Pony's sequencing is deliberate and its production is exquisite; lead single and opening track "Dead of Night" is filled with a minimalistic drum beat and echoing guitars, allowing Peck's falsetto to drive the song's unforgettable chorus. Comparable to Isaak's hit "Wild Heart," it feels as though it's been pulled directly from a David Lynch film. Peck does an excellent job of wearing his influences on his sleeve, letting them shine through on the album's front half (single "Turn to Hate" is very Morrissey) while tailoring Pony's second half to himself. Peck is doing for classic country what Brockhampton has done for hip-hop over the past two years; paying tribute to those who came before while unapologetically pushing ahead. It feels desperately necessary.
Whitney – Forever Turned Around (August 30th)
Indie soft-rock duo Whitney released their debut album Light Upon the Lake in 2016 to largely positive reception. It's a very good (albeit short) record, but after three years with nothing but a couple of cover songs and demos released, fans were starting to worry about when the band would return and whether the wait would be worth it. As if they heard our pleas, Whitney will be back with Forever Turned Around, a brand new album set for release August 30th. If lead single and opening track "Giving Up" is any indication, we're in for something truly special.
"Giving Up" doesn't so much divert the sound Whitney crafted on their debut as it does enhance it, adding instrumental and production flourishes that make the song irresistible. "Waiting on the morning sun/Are you coming home, my love?" sings vocalist and drummer Julien Erlich after a series of gorgeous piano clinks. The song is not only successful in improving the band's formula but in creating imagery and a tone we can only hope they'll explore further on the upcoming Forever Turned Around.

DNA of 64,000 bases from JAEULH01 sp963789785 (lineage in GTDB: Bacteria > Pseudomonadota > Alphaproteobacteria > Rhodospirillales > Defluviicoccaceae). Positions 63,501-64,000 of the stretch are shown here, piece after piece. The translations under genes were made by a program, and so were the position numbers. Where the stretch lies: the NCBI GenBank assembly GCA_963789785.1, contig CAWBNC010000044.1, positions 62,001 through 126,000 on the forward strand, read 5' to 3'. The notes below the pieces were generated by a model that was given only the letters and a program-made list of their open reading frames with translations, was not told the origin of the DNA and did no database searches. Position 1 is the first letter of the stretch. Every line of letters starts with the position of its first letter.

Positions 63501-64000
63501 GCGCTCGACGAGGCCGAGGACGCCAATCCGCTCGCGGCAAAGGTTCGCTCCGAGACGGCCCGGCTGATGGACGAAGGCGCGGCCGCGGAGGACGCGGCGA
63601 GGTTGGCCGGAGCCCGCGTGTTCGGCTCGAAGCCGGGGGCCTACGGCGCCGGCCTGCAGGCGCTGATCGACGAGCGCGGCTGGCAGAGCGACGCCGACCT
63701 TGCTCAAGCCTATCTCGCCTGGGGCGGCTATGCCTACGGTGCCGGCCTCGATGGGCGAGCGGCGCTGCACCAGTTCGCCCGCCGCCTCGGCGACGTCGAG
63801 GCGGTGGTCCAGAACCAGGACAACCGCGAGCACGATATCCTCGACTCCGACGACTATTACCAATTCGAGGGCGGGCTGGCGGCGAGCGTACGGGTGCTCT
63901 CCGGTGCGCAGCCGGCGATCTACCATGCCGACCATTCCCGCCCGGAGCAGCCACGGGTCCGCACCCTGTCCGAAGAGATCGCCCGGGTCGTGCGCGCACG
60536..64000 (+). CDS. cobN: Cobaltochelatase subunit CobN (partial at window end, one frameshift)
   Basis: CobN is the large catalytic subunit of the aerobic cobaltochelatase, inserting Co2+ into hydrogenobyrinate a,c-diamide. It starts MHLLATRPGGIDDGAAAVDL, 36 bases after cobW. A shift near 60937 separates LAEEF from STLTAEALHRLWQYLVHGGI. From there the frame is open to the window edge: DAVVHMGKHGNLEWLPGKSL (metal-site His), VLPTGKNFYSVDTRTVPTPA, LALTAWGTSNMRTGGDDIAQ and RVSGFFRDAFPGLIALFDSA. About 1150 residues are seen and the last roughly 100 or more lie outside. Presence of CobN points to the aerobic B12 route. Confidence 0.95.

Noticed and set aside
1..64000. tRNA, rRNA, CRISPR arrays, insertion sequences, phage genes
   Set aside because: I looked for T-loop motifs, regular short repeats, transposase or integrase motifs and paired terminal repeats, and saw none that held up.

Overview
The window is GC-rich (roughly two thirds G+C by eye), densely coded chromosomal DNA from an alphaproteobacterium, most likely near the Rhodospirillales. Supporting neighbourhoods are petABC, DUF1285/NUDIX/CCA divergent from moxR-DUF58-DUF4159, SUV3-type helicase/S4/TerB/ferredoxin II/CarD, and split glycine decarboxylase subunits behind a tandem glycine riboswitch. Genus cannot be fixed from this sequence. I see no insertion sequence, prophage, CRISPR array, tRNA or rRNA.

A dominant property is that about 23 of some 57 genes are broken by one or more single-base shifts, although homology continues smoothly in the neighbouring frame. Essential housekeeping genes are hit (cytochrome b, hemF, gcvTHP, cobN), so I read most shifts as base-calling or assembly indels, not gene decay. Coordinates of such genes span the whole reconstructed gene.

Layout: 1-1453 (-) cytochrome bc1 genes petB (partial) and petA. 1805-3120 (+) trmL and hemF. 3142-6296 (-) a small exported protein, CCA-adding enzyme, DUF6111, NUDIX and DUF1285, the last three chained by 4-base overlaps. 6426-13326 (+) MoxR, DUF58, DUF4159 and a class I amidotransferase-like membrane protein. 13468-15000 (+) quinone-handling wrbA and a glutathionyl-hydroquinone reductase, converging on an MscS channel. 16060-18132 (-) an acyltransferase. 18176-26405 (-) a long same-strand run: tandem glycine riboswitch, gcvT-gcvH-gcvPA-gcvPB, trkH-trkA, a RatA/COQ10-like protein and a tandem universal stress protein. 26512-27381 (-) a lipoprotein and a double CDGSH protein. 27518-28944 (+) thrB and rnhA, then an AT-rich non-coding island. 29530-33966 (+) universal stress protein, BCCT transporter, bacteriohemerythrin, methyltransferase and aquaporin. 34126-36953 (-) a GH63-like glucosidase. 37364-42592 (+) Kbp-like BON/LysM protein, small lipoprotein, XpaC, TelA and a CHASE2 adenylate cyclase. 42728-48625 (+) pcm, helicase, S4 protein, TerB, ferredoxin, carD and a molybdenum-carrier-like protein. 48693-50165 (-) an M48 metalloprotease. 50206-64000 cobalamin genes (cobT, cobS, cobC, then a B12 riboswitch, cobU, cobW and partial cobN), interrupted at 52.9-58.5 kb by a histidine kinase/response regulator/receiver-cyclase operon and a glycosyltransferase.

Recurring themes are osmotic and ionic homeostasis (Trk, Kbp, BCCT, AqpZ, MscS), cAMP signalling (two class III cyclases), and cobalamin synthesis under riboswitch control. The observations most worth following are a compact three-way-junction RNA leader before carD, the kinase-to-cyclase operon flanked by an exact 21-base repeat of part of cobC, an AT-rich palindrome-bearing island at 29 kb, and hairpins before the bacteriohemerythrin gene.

(SANDY) Alex G – House of Sugar (September 13th)
(SANDY) Alex G is another independent artist whose rise to DIY success seems most observable within the past three years, despite having an extensive discography and loyal fanbase before 2016. While records like DSU and Beach Music garnered the singer/songwriter critical acclaim, it was the revelation that he had played guitar on Frank Ocean's Blonde that truly began to turn heads. It seems serendipitous, then, that the artist would also have Rocket, his best album yet, primed for the following year.
A large part of Rocket's success was in its variety, an aspect that makes (SANDY) Alex G a tough artist to predict; you never know what kind of album you're getting from him. But "Gretel," the first song released from the upcoming House of Sugar, does seem to explore the unique sonic territory first hinted at on Rocket. The production is unsettling at times; pan flutes follow a series of pitch-shifted vocals, elements he explored on highlights like "Sportstar" and "Judge," respectively. It's a hodgepodge of sounds only he could pull off, but it's also what makes us consistently excited for new music from (SANDY) Alex G.
Aaron Mook can be contacted at firstname.lastname@example.org. Mid-year Top 10 list assembled with help from Nick Warren.